MLF pro James Elam calls Tulsa, Oklahoma home, and spends plenty of time each offseason fishing the handful of well-known lakes within an hour’s drive of his front door. Oklahoma is in a unique situation (or maybe you can call it an identity crisis): Does it fish more like the Midwest or Texas? Or should it be grouped as merely the central region when it comes to how the fish behave during the winter months?
Even Elam couldn’t have a definitive answer to that question. Still, his approach is universal and utilizes productive techniques from all across the country when fishing clear bodies of water during the winter.
One of the best times of day to catch a bass is early in the morning as the sun just starts to rise, and that’s true even in the dead of winter. However, Elam finds that after lunch can be the best fishing of the day.
“I believe bass during the winter feed later in the day more often, and will move shallower to feed,” Elam said. “The time from around noon to four o’clock is a major feeding window.”
Bass anglers tend to turn into amateur meteorologists before a fishing trip, and Elam is no different, paying close attention to the extended forecast.
“We get winter fronts once a week like clockwork in Oklahoma, and the best fishing days are always the three days before the system comes through,” he added. “The ideal conditions for me are sunny days with a little breeze.”
During the coldest months of the year, Elam is looking for high-percentage areas that hold baitfish and hungry bass.
“One of the first things I look for, no matter where I’m fishing, is a flat with a ledge nearby,” he said. “This could be a creek channel swing with a deeper flat on it or a slow tapering point that drops to deeper water at the end. I also look for transitions where steep bluffs change to a more gradual slope, because that will also congregate the forage.”
There’s a point each year when Elam makes the switch from crawfish imitators to something that looks like a shad.
“I’ll throw a jig or crawfish-colored crankbait until that bite starts to fade away,” Elam said. “Then it becomes a shad-driven bite, and a lot of times they are eating smaller shad, so I downsize my lures.”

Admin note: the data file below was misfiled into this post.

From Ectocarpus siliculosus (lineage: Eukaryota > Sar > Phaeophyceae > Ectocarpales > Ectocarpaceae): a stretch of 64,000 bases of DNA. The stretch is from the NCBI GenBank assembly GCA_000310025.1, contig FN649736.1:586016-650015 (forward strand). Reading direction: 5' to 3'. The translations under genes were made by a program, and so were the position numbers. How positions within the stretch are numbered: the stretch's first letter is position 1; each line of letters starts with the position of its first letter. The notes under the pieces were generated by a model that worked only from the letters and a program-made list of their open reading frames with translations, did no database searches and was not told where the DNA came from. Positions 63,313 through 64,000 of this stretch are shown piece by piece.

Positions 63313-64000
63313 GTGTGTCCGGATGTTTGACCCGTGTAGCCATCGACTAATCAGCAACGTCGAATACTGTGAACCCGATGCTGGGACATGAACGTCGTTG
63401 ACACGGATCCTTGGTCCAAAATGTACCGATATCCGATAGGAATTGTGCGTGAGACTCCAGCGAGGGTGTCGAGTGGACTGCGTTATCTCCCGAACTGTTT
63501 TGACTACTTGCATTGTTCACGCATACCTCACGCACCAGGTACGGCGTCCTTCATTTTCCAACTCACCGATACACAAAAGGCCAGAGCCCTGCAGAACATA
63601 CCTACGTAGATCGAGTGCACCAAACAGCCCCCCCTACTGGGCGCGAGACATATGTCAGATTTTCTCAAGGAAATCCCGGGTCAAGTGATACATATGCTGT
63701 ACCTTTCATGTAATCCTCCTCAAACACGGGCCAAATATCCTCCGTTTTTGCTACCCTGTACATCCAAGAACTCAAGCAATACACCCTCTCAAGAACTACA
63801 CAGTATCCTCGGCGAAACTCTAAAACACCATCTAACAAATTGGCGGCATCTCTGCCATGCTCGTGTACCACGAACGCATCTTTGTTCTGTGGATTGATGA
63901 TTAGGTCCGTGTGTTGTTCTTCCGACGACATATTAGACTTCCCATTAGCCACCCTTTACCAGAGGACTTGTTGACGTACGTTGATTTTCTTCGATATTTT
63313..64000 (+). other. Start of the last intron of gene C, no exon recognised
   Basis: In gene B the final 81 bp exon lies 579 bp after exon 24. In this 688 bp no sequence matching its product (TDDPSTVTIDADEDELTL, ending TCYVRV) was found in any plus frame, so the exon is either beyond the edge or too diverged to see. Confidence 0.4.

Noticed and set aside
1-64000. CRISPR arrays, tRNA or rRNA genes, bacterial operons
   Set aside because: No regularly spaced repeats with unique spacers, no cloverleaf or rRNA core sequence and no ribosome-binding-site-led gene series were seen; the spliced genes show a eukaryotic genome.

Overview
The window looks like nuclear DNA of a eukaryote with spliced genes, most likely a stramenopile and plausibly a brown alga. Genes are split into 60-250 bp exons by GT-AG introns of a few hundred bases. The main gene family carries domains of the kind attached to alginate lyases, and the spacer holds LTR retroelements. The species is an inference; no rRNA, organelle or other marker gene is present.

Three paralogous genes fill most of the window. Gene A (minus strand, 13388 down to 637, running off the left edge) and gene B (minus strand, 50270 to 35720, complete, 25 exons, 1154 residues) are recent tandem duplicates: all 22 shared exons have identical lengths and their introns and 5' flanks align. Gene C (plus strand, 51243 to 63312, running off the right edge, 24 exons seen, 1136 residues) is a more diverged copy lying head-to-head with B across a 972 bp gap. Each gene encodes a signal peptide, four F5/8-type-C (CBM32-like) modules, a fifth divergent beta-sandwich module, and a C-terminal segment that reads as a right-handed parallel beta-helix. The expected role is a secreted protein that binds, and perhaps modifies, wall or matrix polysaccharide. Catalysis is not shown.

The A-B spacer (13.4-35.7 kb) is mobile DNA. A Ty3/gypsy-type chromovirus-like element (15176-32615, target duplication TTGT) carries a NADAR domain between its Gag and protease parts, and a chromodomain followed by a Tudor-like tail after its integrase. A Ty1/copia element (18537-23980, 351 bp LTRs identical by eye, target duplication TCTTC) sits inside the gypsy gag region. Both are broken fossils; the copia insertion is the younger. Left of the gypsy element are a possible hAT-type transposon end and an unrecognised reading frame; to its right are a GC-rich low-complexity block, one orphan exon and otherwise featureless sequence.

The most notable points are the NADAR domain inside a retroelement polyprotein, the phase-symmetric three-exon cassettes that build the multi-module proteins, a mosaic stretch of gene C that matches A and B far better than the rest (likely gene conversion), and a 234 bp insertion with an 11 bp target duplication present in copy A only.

Even though he can’t use it on the Bass Pro Tour, Elam admits that an Alabama rig is hard to beat in clear, cold water.
“I never thought something could be better than a suspended jerkbait for cold water, but an Alabama Rig with 3-inch swimbaits is hard to beat,” Elam said.
Elam will also rig up a single swimbait or small grub on a 3/16-ounce head when fishing this time of year. He’ll also mix in shad-profiled crankbaits and jerkbaits.
“Jerkbaits are always good, and I find myself doing better with the deep-diving versions during the winter in clear water,” Elam advised. “If the water is a little stained, a shallower diver does better in my experience.”
As winter moves along and many waters experience a shad die-off, Elam switches to a vertical approach.
“That’s when I throw spoons, blade baits, and ice jigs,” he said. “Even a drop-shot, many times the bass see it fall, and that is the reason they get interested and bite it.”
One of the downfalls of fishing in the cold is often just staying warm. Over the years, Elam has developed a system to keep him comfortable.
“I’ll rig up three spinning rods and three baitcast rods so I can swap back and forth,” he said. “The hand that you reel with is always going to be the one that seems to get the coldest, and that little trick helps,” he said.
Elam is also a big proponent of wearing the right clothing and is a fan of the Simms Challenger Insulated jacket and bibs: “It’s made for ice fishing and does an excellent job of keeping you comfortable and fishing longer.”